You are the app

Today, I had a captive audience out of a group of 5th graders. For those of you who don't teach 5th graders, they can be a tough group to impress, and an even tougher group to get to try books outside of their normal reads. My kids can get stuck in ruts, often turning their noses up at the suggestion that an Everybody book can be a good choice. 

Not any more! Today I introduced them to The Fantastic Flying Books of Mr. Morris Lessmore by William Joyce. We didn't simply read the book~we engaged with the app the Imag.N.O.Tron. I hooked up my iPad to the LCD projector and off we went. They were stunned. Awestruck even, that a book could come to life. They were transported into the world of the book and captivated. And it was a great lead in for the lesson!

Ss: (quite excited and eager) Do other books do that? 
Me: (sheepish grin) Most books can do that.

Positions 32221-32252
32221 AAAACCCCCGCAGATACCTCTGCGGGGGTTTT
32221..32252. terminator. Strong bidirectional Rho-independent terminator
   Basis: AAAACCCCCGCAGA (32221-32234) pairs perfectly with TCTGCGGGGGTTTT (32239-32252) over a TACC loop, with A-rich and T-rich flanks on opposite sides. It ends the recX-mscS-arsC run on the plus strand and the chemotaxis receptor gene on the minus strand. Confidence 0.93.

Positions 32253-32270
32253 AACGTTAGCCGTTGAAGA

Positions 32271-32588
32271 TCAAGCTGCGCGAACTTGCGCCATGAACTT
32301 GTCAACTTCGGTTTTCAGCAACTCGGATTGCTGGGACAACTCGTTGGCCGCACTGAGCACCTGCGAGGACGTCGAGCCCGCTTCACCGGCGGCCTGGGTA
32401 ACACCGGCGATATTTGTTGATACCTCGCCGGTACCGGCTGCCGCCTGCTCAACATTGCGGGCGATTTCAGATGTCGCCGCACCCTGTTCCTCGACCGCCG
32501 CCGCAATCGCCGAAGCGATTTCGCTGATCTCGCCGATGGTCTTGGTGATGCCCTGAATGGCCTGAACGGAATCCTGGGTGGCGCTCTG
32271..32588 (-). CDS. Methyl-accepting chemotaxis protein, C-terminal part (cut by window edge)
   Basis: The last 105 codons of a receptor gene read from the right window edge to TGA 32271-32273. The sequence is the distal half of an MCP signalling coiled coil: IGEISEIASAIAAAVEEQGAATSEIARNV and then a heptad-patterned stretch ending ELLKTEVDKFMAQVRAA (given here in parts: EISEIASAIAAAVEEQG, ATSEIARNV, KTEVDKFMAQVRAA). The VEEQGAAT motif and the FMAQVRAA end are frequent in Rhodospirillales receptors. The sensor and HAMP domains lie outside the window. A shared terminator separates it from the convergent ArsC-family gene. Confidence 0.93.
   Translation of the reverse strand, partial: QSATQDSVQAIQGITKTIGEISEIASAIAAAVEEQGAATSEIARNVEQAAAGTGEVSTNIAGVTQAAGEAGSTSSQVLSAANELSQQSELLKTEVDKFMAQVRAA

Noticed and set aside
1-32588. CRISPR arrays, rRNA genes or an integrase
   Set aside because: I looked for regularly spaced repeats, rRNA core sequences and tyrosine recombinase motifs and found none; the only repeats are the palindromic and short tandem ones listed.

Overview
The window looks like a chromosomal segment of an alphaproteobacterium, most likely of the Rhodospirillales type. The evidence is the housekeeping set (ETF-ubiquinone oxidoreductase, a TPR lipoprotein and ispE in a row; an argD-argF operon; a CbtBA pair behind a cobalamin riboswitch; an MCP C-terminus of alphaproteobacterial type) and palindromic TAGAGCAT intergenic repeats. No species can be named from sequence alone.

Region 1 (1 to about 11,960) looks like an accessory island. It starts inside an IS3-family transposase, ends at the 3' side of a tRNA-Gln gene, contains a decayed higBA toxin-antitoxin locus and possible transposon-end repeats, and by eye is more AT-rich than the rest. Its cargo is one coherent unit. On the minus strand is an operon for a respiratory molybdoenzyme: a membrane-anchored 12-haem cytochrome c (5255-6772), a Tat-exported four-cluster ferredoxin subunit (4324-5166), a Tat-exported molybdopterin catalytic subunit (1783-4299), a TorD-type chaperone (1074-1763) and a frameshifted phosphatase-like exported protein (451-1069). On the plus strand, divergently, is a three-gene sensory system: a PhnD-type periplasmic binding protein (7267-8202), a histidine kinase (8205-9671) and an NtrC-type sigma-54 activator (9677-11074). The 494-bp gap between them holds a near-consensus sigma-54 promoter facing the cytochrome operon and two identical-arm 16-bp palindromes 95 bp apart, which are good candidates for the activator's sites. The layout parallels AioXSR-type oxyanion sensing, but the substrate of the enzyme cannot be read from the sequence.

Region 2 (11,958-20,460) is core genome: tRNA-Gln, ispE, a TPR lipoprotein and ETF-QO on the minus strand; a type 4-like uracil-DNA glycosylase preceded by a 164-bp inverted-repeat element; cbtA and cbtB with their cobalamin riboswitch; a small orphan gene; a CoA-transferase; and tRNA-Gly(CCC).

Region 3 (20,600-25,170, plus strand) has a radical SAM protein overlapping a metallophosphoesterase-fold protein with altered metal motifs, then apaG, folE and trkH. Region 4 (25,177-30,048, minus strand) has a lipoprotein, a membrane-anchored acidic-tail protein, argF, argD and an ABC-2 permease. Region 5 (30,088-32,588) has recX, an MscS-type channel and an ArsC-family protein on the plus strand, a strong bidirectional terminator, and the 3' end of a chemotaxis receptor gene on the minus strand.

Ss: Really? No way....
Me: (still smiling) It's all about the books you choose. Everyone has the ability to get lost in a see the events unfolding around transport themselves into the events and get so caught up that the world seems to stop. The key: finding a good fit for you~ finding the book that when you read the words, you can paint a picture, smell the smells, see the sights. It's not simply about just reading words off a page. 
Ss: Silence. They were speechless. I love it when I catch them off guard. 

Me: Ok- so we're going to look for books~ and I want you to each get an everybody book. 
S: They're too easy- you can't challenge me there. 
Me: Everybody books help you to look beyond the words- let's take a look back in our book. I turned to the section on the passing of time and had them study the pages. We talked about the changing season and how as they read books the seasons can oftentimes parallel the stage of the main characters life. We looked at the vocabulary and how when Morris' life was "scattered" that the words around the page were synonyms. 

The next 20 minutes were spent helping students find books to fall in love with. We found books that were easy in their eyes, but with deeper meanings and connections by authors like Woodson, Polacco, and Peet. They rediscovered favorites.

And me? I am content tonight relishing the fact that fifth graders went home with books to try and get lost in. Because yes, there's an app for that: you are the app. 


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